ANESTHETIC CONSIDERATIONS IN FINDING THE CORRECT DOSE
When selecting an anesthetic, anesthetists often consider, among others, the questions presented in Table 1–1. To answer these questions, anesthetists turn to textbooks, journal articles, and drug package inserts. These resources provide dosing recommendations (ie, bolus doses and infusion rates) and important features of anesthetic drugs but often fall short of providing useful answers. Anesthetists therefore rely on years of training and experience to formulate the correct dose and safely administer it. Experienced anesthetists develop a sense of how individual drugs behave and can easily tailor them to meet the needs of their patients. For example, anesthetists have a good “feel” for what a 3-mL (150 mcg) intravenous bolus of fentanyl will accomplish in a healthy adult and can accurately predict the onset and duration of analgesic effect.
Common questions when formulating an anesthetic.
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Table 1–1 Common questions when formulating an anesthetic.
|What drug or drug combination will work best for the patient? |
|What are the adverse effects? |
|After giving a dose, when will it start to have an effect and how long will it last? |
|When using a combined technique, how do different anesthetics interact with one another to prolong various drug effects? |
|How do age, body habitus, blood loss, gender, organ function, medications, health supplements, and so on, influence the onset and duration of anesthetic effects? |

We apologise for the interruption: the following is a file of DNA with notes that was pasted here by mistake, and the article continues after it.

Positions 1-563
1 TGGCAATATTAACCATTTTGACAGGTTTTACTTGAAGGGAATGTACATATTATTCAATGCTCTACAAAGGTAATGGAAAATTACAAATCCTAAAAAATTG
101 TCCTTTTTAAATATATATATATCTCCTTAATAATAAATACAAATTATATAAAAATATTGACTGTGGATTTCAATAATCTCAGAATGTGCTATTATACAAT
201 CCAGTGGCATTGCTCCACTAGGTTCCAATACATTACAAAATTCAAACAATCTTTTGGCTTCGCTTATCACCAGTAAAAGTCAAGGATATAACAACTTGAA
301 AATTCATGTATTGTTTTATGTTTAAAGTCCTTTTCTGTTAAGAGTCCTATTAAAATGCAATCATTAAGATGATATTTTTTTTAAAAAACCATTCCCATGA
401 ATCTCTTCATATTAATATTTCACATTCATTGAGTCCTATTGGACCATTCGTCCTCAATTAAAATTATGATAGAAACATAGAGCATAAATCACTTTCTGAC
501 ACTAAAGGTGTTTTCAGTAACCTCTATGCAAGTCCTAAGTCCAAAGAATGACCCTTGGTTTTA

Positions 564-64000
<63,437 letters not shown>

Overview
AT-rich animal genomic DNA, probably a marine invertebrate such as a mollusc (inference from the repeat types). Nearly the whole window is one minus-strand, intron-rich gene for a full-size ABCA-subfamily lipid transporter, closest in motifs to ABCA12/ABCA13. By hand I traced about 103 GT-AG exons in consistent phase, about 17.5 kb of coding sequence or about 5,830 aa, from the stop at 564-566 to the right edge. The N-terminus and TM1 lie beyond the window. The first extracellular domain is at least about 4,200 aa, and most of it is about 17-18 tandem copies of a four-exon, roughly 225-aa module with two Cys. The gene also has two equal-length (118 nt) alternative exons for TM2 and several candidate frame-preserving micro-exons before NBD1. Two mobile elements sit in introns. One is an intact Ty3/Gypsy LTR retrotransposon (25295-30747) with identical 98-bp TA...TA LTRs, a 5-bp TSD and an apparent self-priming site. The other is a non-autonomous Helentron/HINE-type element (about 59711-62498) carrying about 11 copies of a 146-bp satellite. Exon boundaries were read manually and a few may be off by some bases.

|Once turned off, how long will it take for the patient to emerge from anesthesia? |
|In procedures associated with moderate to severe postoperative pain, what dose of analgesic will be safe but still provide adequate pain control? |
Most anesthetics, however, are neither single agents nor are they consistently administered to healthy patients. Suppose an anesthetist has to answer the same questions posed in Table 1–1 for that 3-mL bolus of fentanyl in the presence of 2% sevoflurane. How are the onset and duration changed? For a morbidly obese patient, how does the difference in body habitus influence the onset and duration of effect? With unanticipated severe blood loss, how will fentanyl behave?
The most widely used predictor of anesthetic effect is the minimum alveolar concentration (MAC), the concentration of inhalation agent in the alveoli necessary to keep 50% patients from moving when exposed to a noxious stimulus. Originally used in laboratory investigations to differentiate the potency of inhalation agents from one another, MAC has become a well-known clinical descriptor of drug effect. In fact, modern physiologic monitors display estimates of anesthetic effect as percentages of MAC based on expired concentrations of inhalation agents.
MAC and its derivatives (the concentration of inhalation agent in the alveoli necessary to block an autonomic response in 50% patients when exposed a noxious stimulus [MACbar] and the concentration of inhalation agent in the alveoli in which 50% patients are awake [MACawake]) are by design ...